Baltic banks must be clearer on their sustainability goals – only five out of 24 Baltic banks commit to net-zero

By bne IntelliNews February 20, 2024

Only five out of 24 Baltic banks commit to net-zero, and the rest need to step up, argue Vaida Arlauskaitė and Monika Aleksiejute-Jonusauskiene of the consultancy Viridis Sustainability,, the website of Lithuanian national broadcaster LRT, reported on February 19.

A recent review of net-zero commitments by banks operating in the Baltics, conducted in February 2024 by Viridis Sustainability, shows uneven progress in current practices of sustainability reporting and commitment to net-zero. The trend towards achieving carbon neutrality is driven primarily by subsidiaries of larger banking groups. The majority of smaller local banks, on the other hand, are yet to make formal net-zero commitments, a process that demands significant groundwork to achieve real and meaningful change.

An initial screening for sustainability data and related disclosures revealed that only 11 of those surveyed (46%) publicly disclosed a sustainability report for 2022.

Out of the rest, it found that four banks have a small section dedicated to environmental, social and governance (ESG) matters in their annual financial report and another four have a page on their website to discuss general sustainability principles.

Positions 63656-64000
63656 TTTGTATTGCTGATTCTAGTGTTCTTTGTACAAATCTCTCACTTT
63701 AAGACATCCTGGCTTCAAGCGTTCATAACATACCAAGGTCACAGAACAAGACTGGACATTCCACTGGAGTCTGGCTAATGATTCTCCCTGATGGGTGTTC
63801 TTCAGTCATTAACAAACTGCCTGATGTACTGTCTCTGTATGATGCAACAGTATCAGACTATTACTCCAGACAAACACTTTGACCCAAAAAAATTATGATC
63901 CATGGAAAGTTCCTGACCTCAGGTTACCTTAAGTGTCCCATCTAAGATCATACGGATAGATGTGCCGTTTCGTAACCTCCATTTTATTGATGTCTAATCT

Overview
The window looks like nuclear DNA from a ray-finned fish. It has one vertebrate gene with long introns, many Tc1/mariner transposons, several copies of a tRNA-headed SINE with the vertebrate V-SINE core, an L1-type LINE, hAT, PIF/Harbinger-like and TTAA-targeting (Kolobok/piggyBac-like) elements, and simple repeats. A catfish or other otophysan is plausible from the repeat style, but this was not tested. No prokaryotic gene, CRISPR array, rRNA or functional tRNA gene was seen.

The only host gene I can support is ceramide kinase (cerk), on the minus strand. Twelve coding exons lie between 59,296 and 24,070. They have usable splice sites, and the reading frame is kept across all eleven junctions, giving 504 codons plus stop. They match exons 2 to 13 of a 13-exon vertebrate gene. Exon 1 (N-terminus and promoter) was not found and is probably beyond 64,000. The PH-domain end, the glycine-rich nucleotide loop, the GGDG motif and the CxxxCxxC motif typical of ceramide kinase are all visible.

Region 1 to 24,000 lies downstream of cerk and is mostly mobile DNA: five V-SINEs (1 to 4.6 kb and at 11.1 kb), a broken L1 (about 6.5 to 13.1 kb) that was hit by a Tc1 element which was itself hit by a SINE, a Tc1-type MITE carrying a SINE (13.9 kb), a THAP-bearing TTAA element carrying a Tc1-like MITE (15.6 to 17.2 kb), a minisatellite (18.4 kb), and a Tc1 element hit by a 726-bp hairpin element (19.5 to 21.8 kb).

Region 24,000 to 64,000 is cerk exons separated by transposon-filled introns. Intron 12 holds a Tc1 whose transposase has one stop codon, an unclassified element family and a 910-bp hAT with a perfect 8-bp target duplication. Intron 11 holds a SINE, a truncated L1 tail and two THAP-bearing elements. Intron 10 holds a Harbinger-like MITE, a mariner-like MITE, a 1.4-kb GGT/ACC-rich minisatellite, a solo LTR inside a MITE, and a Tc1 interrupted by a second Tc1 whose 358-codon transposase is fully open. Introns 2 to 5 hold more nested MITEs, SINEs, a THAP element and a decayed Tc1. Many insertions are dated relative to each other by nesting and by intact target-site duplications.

While achieving carbon neutrality in a bank’s own operational emissions is a significant objective, it is considerably smaller – in scope, complexity and impact – than attaining neutrality in financed emissions, encompassing the entirety of their portfolio. 

In fact, according to Net-Zero Banking Alliance (NZBA), a global association driving banks towards net-zero by 2050, “financed emissions are, on average, 700 times greater than banks’ own operational emissions”. The following breakdown shows further examination of the seven (29%) banks that made a clear commitment in the report to reach net zero in operational emissions, with only four (17%) of them indicating relevant interim targets. There are some noteworthy points here. 

The Estonian bank LHV is leading the way – it has already reached net-zero in operational emissions in 2022. Secondly, there is a significant variance in the target year across the surveyed institutions – 2022-2050. Thirdly, SEB Group has an ambitious goal of near zero absolute emissions and takes 2008 as the baseline year, which shows exceptional progress and forward-thinking.

As for reaching net zero in financed emissions, there are five banks (21%) operating within the Baltic States that have officially made such a commitment.

Importantly, Citadele Banka, the only bank that has made an official commitment in its sustainability report but has not set interim targets yet, is also the only one that is headquartered in the Baltics, specifically Latvia, while the other four are subsidiaries of large Scandinavian banks, said.

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